Serbia. In March, the UN General Court in The Hague freed the leader of the radical nationalist party Radical Party (SRS), Vojislav Šešelj, from prosecution for war crimes and crimes against humanity during the Balkan wars in the early 1990s.
Šešelj, who spent 11 years in detention in The Hague, has been in Serbia for over a year, where he was allowed to return for cancer treatment. According to countryaah, the current population of Serbia is 8,737,382. The liberating judgment caused consternation and anger, not least in Bosnia and Croatia. Šešelj himself paid tribute to the judges in The Hague and said he would seek millions in damages.
As expected, Prime Minister Aleksandar Vučić announced a new election and the third two-year parliamentary elections were held in April. As a reason, Vučić indicated that the country needed four stable years ahead of itself to prepare for EU membership. His Nationalist Progressive Party (SNS) lost some seats but retained its own majority in Parliament. Second largest was the Socialist Party (SPS) followed by the SRS.
Despite SNS’s strong position, it took just over three months for a new government to be completed. In addition to SNS, it also included SPS and some small lots. The government included Ana Brnabić who was given responsibility for local self-government. She became the first openly gay minister in Serbia, a country that distinguished itself as a stronghold for gays.
According to thereligionfaqs, extensive protests erupted since a number of buildings on the Sava River were demolished at night by masked men, of all doomed to quickly prepare the site for an exclusive billion-dollar construction project, funded by the United Arab Emirates. Protesters repeatedly gathered on the streets, accusing the government of involvement in the disputed construction project, which they claimed was unconstitutional and not in the public interest.
World War II formed into a triple settlement:
- between the majority of the Yugoslav peoples and the occupying powers,
- as a settlement between several of the ethnic groups – especially Serbs and Croats,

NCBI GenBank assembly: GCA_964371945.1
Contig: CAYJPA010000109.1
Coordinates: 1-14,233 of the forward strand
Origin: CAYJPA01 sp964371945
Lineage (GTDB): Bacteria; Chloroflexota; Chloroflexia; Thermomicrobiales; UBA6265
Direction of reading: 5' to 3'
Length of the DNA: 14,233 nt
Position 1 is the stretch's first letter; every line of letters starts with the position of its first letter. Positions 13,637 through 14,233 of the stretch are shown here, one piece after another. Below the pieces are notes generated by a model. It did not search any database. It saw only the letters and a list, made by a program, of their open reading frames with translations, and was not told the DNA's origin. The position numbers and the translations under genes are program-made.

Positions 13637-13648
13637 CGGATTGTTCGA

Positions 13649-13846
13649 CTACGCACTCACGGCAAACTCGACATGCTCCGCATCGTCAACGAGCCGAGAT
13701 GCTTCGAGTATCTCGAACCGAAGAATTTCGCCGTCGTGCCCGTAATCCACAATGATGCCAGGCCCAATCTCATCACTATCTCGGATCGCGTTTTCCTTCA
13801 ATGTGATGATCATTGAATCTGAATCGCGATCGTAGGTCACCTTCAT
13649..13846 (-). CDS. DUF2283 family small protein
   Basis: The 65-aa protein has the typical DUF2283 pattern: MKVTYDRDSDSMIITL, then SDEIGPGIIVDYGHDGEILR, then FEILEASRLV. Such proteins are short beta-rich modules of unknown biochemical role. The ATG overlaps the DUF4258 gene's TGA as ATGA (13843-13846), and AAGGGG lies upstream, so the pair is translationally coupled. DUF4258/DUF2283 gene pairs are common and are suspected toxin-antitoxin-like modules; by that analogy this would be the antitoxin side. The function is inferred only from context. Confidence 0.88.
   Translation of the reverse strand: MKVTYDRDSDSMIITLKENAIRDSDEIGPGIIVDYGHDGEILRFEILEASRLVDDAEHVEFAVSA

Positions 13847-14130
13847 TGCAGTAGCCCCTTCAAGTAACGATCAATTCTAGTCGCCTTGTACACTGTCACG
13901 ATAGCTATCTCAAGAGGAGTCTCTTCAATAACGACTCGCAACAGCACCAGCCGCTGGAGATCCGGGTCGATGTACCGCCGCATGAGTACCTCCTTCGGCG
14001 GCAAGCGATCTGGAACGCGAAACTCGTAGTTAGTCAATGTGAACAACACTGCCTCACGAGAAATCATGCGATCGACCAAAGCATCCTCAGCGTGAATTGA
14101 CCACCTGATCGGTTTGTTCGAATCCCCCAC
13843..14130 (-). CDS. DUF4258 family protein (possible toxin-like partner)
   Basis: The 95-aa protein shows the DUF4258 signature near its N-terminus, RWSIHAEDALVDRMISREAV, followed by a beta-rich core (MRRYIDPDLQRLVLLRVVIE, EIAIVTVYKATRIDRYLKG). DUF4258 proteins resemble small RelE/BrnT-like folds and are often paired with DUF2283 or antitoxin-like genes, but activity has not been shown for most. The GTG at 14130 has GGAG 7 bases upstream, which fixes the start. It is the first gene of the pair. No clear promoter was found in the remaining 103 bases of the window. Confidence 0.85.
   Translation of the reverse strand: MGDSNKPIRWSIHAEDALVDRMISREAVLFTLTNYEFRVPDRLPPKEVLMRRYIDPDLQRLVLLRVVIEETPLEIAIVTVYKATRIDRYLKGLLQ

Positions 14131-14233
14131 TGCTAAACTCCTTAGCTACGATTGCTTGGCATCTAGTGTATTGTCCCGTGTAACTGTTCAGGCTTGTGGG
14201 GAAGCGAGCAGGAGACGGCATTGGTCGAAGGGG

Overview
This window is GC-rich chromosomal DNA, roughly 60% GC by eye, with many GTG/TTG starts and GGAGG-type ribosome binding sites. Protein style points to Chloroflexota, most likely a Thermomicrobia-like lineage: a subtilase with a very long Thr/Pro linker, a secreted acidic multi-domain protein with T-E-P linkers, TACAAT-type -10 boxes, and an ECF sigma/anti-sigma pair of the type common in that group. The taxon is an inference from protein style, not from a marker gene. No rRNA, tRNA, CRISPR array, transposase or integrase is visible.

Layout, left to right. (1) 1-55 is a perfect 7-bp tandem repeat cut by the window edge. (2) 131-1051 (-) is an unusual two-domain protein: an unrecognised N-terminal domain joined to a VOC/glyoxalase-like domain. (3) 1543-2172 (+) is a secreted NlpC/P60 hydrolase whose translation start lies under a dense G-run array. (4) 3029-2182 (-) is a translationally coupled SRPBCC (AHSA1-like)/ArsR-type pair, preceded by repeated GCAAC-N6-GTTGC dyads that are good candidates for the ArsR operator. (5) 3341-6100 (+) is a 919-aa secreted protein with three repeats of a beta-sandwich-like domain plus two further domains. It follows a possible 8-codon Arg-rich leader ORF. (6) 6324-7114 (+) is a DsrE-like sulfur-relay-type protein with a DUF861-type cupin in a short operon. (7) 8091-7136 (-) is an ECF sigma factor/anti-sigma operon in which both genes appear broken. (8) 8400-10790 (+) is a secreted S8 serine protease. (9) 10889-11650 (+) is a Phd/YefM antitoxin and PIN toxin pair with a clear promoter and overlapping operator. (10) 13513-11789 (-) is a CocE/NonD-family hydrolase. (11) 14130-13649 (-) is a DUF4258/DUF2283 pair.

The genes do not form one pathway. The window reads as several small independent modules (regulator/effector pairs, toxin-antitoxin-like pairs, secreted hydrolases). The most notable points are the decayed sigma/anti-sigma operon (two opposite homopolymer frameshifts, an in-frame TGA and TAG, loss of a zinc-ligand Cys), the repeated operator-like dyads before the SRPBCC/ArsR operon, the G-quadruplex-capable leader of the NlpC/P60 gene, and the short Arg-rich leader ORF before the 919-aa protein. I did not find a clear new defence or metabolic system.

- as a class struggle between the working class and supporters of the royal, Serbian gunman.
The resistance struggle was led by two conflicting groups: On the one hand, the “Chetniks” who were nationalists, faithful to the king and led by Draza Mihajlovic. On the other partisans led by Croatian Josip Broz – better known under his nom de guerre, Tito. This group consisted of communists advocating a united Yugoslavia, as well as anti-Nazi forces from all republics except Serbia. They later joined the Yugoslav Communist League (LCY). The communists managed to unite and organize large parts of the people to fight against the occupying powers, fascism and ethnic oppression. The partisans held liberated territories throughout the war. On November 29, 1943, 208 delegates from all over the country participated in the 2nd meeting of the Antifascist Council for National Liberation of Yugoslavia, where they ousted the king and decided to establish the country as a federation similar to the national groups.
The war was very bloody. The Germans and their fascist Croatian allies – ustasha – carried out ethnic cleansing among the Serbian and Muslim population, but eventually LCY managed to take over. After the final liberation in May 1945, a provisional government was formed under the leadership of Tito. It received support from both the Soviet Union and England. 2 million Yugoslavs had died during the war and 3.5 million had lost their homes. The country was in ruins.